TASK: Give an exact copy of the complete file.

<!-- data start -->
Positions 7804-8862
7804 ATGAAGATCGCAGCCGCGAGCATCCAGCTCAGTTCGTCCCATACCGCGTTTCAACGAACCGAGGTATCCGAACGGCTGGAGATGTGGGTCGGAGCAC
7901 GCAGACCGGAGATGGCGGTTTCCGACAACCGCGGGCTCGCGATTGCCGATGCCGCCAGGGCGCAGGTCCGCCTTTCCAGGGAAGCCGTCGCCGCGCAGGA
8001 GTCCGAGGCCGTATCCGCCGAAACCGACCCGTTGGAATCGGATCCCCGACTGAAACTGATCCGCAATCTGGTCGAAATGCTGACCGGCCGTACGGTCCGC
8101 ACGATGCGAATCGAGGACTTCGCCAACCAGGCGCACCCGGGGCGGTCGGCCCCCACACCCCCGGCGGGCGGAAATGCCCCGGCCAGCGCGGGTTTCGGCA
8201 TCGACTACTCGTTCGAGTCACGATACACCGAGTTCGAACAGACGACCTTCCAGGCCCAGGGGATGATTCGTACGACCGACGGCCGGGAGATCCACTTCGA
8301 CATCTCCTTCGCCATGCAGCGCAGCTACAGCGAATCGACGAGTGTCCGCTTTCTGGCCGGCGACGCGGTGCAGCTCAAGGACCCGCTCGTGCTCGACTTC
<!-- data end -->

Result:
Positions 7804-8862
7804 ATGAAGATCGCAGCCGCGAGCATCCAGCTCAGTTCGTCCCATACCGCGTTTCAACGAACCGAGGTATCCGAACGGCTGGAGATGTGGGTCGGAGCAC
7901 GCAGACCGGAGATGGCGGTTTCCGACAACCGCGGGCTCGCGATTGCCGATGCCGCCAGGGCGCAGGTCCGCCTTTCCAGGGAAGCCGTCGCCGCGCAGGA
8001 GTCCGAGGCCGTATCCGCCGAAACCGACCCGTTGGAATCGGATCCCCGACTGAAACTGATCCGCAATCTGGTCGAAATGCTGACCGGCCGTACGGTCCGC
8101 ACGATGCGAATCGAGGACTTCGCCAACCAGGCGCACCCGGGGCGGTCGGCCCCCACACCCCCGGCGGGCGGAAATGCCCCGGCCAGCGCGGGTTTCGGCA
8201 TCGACTACTCGTTCGAGTCACGATACACCGAGTTCGAACAGACGACCTTCCAGGCCCAGGGGATGATTCGTACGACCGACGGCCGGGAGATCCACTTCGA
8301 CATCTCCTTCGCCATGCAGCGCAGCTACAGCGAATCGACGAGTGTCCGCTTTCTGGCCGGCGACGCGGTGCAGCTCAAGGACCCGCTCGTGCTCGACTTC